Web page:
Author Topic: enterprise motherboard  (Read 2553 times)

0 Members and 1 Guest are viewing this topic.

Offline EEVaditya

  • Regular Contributor
  • *
  • Posts: 74
enterprise motherboard
« on: January 09, 2017, 05:18:14 pm »
Hello,

I am looking for Enterprise/Business class motherboard.Which can be used for professional works like java programs, Electronics CAD Designs etc.

Should be supportive to latest technology like Core i7 , windows 10

Kindly guide.It should be for highly professional works.




 

Offline senso

  • Frequent Contributor
  • **
  • Posts: 951
  • Country: pt
    • My AVR tutorials
Re: enterprise motherboard
« Reply #1 on: January 09, 2017, 05:21:33 pm »
Looking for some strange combo of features(entreprise Intel Management features for example)?
If not even the most basic H110 will support anything from Celeron to i7 Skylake and maybe Kaby Lake CPU's.

If not, state your budged and where are you located, because a computer should not be build as individual parts but as a whole..
 

Online nctnico

  • Super Contributor
  • ***
  • Posts: 19971
  • Country: nl
    • NCT Developments
Re: enterprise motherboard
« Reply #2 on: January 09, 2017, 05:29:43 pm »
Just buy a professional workstation from Dell or HP. It will have better airflow/cooling (less noise and a longer life) and less problems with incompatible hardware.
There are small lies, big lies and then there is what is on the screen of your oscilloscope.
 
The following users thanked this post: EEVaditya

Offline suicidaleggroll

  • Super Contributor
  • ***
  • Posts: 1455
  • Country: us
Re: enterprise motherboard
« Reply #3 on: January 09, 2017, 05:44:37 pm »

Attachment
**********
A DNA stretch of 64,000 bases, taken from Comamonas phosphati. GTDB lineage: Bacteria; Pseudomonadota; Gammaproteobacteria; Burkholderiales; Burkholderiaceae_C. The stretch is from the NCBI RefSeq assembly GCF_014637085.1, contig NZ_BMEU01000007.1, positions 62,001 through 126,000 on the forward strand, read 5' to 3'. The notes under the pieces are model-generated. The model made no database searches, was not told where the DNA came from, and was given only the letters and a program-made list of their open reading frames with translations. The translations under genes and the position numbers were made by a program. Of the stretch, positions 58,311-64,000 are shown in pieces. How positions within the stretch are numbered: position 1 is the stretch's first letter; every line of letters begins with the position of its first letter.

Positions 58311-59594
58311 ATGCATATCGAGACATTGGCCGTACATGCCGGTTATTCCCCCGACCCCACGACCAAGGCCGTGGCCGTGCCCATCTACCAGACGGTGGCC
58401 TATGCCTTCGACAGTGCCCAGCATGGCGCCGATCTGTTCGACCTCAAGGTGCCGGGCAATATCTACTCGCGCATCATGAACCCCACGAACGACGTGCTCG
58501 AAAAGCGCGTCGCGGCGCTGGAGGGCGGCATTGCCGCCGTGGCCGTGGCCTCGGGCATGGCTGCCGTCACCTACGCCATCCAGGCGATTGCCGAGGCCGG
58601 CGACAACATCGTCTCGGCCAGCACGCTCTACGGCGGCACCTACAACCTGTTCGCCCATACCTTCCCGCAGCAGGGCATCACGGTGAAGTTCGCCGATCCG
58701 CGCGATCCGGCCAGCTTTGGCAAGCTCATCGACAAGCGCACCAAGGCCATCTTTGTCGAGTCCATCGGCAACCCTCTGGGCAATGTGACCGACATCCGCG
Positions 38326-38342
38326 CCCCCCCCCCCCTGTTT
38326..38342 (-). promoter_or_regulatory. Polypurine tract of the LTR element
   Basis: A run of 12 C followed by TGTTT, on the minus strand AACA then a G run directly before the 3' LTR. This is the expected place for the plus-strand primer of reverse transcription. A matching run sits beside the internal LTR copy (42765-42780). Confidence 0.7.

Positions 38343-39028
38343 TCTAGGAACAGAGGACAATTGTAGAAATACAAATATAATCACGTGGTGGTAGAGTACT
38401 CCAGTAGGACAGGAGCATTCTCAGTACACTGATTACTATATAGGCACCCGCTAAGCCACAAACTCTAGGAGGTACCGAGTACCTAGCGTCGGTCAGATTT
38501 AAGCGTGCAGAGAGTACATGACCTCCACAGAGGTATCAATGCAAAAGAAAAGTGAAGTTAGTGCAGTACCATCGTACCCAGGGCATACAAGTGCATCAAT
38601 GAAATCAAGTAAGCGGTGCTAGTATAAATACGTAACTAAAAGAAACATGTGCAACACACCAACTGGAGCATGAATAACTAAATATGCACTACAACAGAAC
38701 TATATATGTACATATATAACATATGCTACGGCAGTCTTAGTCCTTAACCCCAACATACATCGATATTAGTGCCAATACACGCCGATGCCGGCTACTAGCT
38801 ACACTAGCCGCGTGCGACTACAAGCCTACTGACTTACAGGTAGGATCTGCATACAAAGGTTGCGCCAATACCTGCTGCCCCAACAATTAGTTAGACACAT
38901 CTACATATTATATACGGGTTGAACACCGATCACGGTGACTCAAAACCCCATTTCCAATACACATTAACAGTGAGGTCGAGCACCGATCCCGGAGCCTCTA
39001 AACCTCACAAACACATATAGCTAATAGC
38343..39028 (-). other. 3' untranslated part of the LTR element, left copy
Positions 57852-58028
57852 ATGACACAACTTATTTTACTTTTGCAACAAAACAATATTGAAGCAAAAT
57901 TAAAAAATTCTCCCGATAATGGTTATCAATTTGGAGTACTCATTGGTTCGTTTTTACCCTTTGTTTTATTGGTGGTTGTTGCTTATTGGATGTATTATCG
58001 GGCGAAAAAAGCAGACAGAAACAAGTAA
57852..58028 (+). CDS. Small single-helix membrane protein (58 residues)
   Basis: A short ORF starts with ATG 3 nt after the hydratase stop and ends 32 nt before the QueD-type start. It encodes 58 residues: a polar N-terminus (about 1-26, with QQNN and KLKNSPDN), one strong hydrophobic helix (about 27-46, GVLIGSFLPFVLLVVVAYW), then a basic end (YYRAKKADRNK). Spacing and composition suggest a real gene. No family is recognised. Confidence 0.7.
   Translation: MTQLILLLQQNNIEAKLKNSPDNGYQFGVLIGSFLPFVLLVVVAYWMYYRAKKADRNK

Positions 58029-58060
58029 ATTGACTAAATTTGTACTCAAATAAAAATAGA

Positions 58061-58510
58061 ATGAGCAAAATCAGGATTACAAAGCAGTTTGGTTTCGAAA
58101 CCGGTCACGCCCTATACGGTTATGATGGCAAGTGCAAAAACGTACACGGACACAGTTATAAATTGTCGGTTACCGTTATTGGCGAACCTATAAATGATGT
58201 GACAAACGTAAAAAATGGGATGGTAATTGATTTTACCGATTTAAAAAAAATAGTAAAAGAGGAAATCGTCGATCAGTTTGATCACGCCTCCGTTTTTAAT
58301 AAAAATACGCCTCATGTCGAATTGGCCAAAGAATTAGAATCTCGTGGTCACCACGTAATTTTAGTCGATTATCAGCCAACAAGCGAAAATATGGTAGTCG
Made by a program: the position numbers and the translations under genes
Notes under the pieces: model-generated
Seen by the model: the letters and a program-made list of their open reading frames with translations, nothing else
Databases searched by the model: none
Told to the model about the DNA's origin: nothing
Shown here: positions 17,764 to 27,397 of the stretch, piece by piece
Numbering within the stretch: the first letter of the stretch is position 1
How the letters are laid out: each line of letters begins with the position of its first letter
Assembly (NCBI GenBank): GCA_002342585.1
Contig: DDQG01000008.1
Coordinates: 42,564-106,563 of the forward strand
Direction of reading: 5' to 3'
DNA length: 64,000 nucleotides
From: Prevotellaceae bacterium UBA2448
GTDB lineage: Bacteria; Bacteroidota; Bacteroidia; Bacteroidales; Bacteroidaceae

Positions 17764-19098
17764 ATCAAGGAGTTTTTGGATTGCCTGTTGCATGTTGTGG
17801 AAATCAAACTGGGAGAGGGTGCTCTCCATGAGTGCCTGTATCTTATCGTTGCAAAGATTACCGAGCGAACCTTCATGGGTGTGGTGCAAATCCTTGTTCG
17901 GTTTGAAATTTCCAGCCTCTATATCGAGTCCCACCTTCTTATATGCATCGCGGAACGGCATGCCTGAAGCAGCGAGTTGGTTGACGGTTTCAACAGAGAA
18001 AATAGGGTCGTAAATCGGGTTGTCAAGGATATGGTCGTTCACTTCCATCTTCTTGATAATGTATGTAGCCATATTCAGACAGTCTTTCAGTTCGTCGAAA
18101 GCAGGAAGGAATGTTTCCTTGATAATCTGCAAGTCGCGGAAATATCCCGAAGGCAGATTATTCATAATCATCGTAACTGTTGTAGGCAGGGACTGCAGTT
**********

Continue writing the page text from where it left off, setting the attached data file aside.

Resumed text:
I've found Supermicro's workstation motherboards to be very solid.  It's a little odd that you'd be asking for an enterprise/business class motherboard when you plan on pairing it with an i7 though.  Enterprise/business class typically means xeon, ECC ram, etc.
 
The following users thanked this post: EEVaditya

Offline BravoV

  • Super Contributor
  • ***
  • Posts: 7096
  • Country: 00
  • +++ ATH1
Re: enterprise motherboard
« Reply #4 on: January 09, 2017, 05:49:12 pm »
Hello,

I am looking for Enterprise/Business class motherboard.Which can be used for professional works like java programs, Electronics CAD Designs etc.

Should be supportive to latest technology like Core i7 , windows 10

Kindly guide.It should be for highly professional works.

Budget ?
 
The following users thanked this post: EEVaditya

Offline Urs42

  • Supporter
  • ****
  • Posts: 142
  • Country: ch
Re: enterprise motherboard
« Reply #5 on: January 09, 2017, 06:05:54 pm »
Just buy a professional workstation from Dell or HP. It will have better airflow/cooling (less noise and a longer life) and less problems with incompatible hardware.

I had about four dead Dell Server power supplies, all had the same fault, a dead 85°c capacitor and this was the only 85°c capacitor in that power supply model. Is this a coincidence? I'm not sure...
 

Online nctnico

  • Super Contributor
  • ***
  • Posts: 19971
  • Country: nl
    • NCT Developments
Re: enterprise motherboard
« Reply #6 on: January 09, 2017, 06:38:55 pm »
I'm pretty sure any brand has issues if you sell a high enough volume but that doesn't negate the fact that larger companies fit hundreds of desks with Dell or HP machines instead of 'self built' (assembled from parts in an ATX case) systems.
There are small lies, big lies and then there is what is on the screen of your oscilloscope.
 

Offline Halcyon

  • Global Moderator
  • *****
  • Posts: 4117
  • Country: au
Re: enterprise motherboard
« Reply #7 on: January 09, 2017, 06:45:07 pm »
Supermicro. I can personally vouch for many of their products going back to about 1998-1999. I highly recommend their gear in high-end workstation machines or server applications.
 

Offline calexanian

  • Super Contributor
  • ***
  • Posts: 1878
  • Country: us
    • Alex-Tronix
Re: enterprise motherboard
« Reply #8 on: January 09, 2017, 07:20:07 pm »
Oh darn. I was expecting something Star Trek related.

Charles Alexanian
Alex-Tronix Control Systems
 
The following users thanked this post: elgonzo

Offline Ampera

  • Super Contributor
  • ***
  • Posts: 2567